In making up the arbitral tribunal, the Republic is to name one arbiter and Panama another, and if these two can not agree on the third—and it is clear that such an [Page 390] agreement can never be reached—he will be named by the President of Cuba, or—what is the same thing—by the Government of the United States. Therefore the tribunal is useless, because Colombia will be defenseless and the region of Jurado ipso facto be given to Panama.

How widespread is this unjust and absurd notion can be judged from the inclosed copy of a letter from the American consular agent in Bucaramanga (Santander) to Consul General White.

The minister said on March 15 that Dr. Cortés had erred in not accepting the Panama representative’s suggestion that the arbitration extend to the “Corregimiento de Jurado,” as defined in Senor Sosa’s pamphlet, viz, to Punta de Marzo, and insisting on inserting “región de Jurado.” Though the intention had been to confine the arbitration to a smaller territory, probably only as far south as the village or river of Jurado, the indefiniteness of the phrasing had given the treaty opponents an opportunity to alarm the public. He said Dr. Cortés was already in negotiations with Señor Arosemena, with good prospects of coming to an exchange of notes geographically defining the meaning of the term “región de Jurado,” but that he would be grateful if I would inform you of the vital importance of the matter so far as this end was concerned. Accordingly, in my telegrams of March 17 (received by you the 18th) and of March 23, I did so. On March 27 the minister showed me a note received from the Colombian agent in Panama, saying that the Isthmian Government had determined to authorize Señor Arosemena to exchange notes with Dr. Cortés. No confirmation of this has yet come from Washington to Bogota.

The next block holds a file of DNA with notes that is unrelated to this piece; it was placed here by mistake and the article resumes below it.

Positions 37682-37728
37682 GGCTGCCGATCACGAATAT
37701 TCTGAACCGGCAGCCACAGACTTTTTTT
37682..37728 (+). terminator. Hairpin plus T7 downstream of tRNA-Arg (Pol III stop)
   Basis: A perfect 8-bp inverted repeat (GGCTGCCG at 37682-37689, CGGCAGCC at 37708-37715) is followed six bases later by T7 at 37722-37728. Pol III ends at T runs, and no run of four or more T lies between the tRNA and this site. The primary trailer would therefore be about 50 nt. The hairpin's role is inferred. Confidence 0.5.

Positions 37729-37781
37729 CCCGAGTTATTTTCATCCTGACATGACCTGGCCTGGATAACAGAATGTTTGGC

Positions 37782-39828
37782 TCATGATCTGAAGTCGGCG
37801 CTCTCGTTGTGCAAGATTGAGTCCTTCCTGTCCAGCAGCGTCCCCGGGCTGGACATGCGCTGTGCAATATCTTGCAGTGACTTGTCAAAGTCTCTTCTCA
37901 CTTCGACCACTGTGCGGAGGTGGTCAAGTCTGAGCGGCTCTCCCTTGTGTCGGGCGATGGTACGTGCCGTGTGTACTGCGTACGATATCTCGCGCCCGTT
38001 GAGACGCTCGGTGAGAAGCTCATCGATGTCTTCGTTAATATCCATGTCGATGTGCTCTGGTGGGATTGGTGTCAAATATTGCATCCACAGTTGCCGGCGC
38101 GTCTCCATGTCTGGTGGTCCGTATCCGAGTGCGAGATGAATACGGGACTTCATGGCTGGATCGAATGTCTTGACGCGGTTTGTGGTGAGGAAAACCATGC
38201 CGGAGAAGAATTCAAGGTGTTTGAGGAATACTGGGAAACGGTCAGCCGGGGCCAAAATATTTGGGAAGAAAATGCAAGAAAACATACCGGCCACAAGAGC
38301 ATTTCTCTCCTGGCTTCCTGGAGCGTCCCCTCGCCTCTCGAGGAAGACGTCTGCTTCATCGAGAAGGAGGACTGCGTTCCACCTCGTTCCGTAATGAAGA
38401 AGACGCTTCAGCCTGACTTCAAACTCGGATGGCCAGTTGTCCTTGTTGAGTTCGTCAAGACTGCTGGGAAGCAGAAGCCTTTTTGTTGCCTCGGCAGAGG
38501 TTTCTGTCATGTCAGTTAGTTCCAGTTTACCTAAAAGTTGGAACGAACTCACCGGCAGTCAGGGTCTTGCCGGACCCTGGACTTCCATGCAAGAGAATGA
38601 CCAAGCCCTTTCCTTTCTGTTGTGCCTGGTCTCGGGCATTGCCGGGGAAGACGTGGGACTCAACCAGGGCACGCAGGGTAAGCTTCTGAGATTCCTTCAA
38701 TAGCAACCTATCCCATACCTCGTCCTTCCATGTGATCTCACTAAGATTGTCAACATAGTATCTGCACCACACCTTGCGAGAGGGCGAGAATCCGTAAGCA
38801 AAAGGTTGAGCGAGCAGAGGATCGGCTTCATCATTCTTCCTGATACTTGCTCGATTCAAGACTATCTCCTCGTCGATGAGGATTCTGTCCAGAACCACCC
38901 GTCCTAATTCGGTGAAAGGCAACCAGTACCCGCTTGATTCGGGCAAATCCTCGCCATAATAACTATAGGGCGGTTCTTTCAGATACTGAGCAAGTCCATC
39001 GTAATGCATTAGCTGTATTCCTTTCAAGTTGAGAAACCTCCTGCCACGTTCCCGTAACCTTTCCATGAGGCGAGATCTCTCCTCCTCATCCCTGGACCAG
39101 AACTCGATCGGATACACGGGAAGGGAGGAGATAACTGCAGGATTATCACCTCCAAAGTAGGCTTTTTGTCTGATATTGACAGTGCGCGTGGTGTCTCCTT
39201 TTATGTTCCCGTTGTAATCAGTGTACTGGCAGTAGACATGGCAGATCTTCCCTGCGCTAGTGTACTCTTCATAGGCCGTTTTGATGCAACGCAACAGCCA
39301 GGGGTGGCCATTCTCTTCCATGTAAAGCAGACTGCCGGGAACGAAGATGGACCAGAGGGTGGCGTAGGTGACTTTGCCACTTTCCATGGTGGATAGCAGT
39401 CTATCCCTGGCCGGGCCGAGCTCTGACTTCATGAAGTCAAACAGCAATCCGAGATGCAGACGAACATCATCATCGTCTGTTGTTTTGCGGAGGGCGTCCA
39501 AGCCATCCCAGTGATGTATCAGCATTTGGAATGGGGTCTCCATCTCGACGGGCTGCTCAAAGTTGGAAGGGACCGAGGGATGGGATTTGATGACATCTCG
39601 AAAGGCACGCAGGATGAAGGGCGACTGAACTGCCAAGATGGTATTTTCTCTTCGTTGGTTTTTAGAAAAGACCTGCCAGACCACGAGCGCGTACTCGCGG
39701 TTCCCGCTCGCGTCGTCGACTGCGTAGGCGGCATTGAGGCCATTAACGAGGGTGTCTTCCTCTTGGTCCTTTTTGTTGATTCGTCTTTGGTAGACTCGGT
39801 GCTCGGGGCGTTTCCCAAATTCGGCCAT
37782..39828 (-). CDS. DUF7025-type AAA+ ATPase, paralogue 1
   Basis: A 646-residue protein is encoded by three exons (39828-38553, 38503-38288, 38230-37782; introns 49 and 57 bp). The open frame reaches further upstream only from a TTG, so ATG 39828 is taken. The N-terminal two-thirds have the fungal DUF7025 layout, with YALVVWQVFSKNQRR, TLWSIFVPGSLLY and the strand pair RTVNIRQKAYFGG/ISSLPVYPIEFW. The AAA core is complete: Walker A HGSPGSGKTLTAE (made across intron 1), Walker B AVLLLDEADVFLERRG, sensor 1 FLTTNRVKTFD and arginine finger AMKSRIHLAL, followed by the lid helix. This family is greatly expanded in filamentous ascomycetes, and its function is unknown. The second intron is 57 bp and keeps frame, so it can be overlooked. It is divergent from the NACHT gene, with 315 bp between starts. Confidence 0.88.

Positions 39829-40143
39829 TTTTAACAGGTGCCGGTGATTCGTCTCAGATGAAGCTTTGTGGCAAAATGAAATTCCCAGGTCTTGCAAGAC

From about the 12th it had seemed to me that the popular sentiment against the treaties was being swallowed up in the feeling against the Government and considerations of internal politics and personal ambition. Therefore I was especially anxious to remove the objections as to Article VI and the Jurado clause so as to soften the blow in case Reyes should make up his mind to act vigorously.

On March 16 I saw the minister for foreign affairs and showed him your telegram of March 15, in which you say that it would be deplorable if the outbreak should disturb the ratification of the treaties, and it was brought at once to President Reyes’s personal attention. The same morning there was a te deum in the cathedral to offer thanks for the reestablishment or order. Telegrams were sent all over the country describing the disorders and arousing the church people to indignation on account of the alleged attacks on the archbishop. Three thousand recruits hurriedly gathered at Cundinamarca and Boyaca arrived this day. The diplomatic corps was invited to a presidential reception in connection with a great official demonstration organized to show the Government’s strength, but before going met to discuss what attitude should be taken. Some of the members showed great reluctance at being used by President Reyes, protested that it was dangerous and unwise to be put in the attitude of appearing to lend official sanction to his actions, and some of them even went so far as to suggest that the corps as a body advise him either to adopt a more liberal popular policy or to resign, but wiser counsels prevailed, and we all went to the reception. The President told us that he had consented to remain in power, that the assembly would not accept his resignation, and asked us to telegraph our Governments that order had been reestablished. Thereupon I [Page 391] sent you my telegram, dated March 16, at 5 p.m., and also telegraphed to substantially the same effect to all our consuls in Colombia.